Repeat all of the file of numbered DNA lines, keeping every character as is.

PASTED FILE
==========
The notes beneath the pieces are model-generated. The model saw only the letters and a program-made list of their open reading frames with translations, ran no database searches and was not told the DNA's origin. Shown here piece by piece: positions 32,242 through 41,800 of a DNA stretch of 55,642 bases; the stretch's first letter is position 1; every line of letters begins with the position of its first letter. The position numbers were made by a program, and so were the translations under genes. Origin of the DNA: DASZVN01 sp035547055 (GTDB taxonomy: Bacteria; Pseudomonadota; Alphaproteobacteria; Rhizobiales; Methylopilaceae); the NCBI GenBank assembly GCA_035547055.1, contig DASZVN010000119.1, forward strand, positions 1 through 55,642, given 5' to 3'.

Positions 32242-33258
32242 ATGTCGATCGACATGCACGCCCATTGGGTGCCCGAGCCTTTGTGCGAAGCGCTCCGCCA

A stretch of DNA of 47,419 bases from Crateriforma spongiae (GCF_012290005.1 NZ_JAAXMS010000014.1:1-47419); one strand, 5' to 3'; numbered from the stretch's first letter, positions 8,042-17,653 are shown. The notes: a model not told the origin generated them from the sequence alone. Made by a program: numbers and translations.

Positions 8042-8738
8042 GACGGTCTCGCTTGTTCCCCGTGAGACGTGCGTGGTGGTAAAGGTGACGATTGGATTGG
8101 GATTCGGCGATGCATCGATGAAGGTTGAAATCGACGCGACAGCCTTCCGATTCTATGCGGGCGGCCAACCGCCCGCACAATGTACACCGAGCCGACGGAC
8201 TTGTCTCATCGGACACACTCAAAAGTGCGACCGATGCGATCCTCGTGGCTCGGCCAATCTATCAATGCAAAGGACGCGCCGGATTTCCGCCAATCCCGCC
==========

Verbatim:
The notes beneath the pieces are model-generated. The model saw only the letters and a program-made list of their open reading frames with translations, ran no database searches and was not told the DNA's origin. Shown here piece by piece: positions 32,242 through 41,800 of a DNA stretch of 55,642 bases; the stretch's first letter is position 1; every line of letters begins with the position of its first letter. The position numbers were made by a program, and so were the translations under genes. Origin of the DNA: DASZVN01 sp035547055 (GTDB taxonomy: Bacteria; Pseudomonadota; Alphaproteobacteria; Rhizobiales; Methylopilaceae); the NCBI GenBank assembly GCA_035547055.1, contig DASZVN010000119.1, forward strand, positions 1 through 55,642, given 5' to 3'.

Positions 32242-33258
32242 ATGTCGATCGACATGCACGCCCATTGGGTGCCCGAGCCTTTGTGCGAAGCGCTCCGCCA

A stretch of DNA of 47,419 bases from Crateriforma spongiae (GCF_012290005.1 NZ_JAAXMS010000014.1:1-47419); one strand, 5' to 3'; numbered from the stretch's first letter, positions 8,042-17,653 are shown. The notes: a model not told the origin generated them from the sequence alone. Made by a program: numbers and translations.

Positions 8042-8738
8042 GACGGTCTCGCTTGTTCCCCGTGAGACGTGCGTGGTGGTAAAGGTGACGATTGGATTGG
8101 GATTCGGCGATGCATCGATGAAGGTTGAAATCGACGCGACAGCCTTCCGATTCTATGCGGGCGGCCAACCGCCCGCACAATGTACACCGAGCCGACGGAC
8201 TTGTCTCATCGGACACACTCAAAAGTGCGACCGATGCGATCCTCGTGGCTCGGCCAATCTATCAATGCAAAGGACGCGCCGGATTTCCGCCAATCCCGCC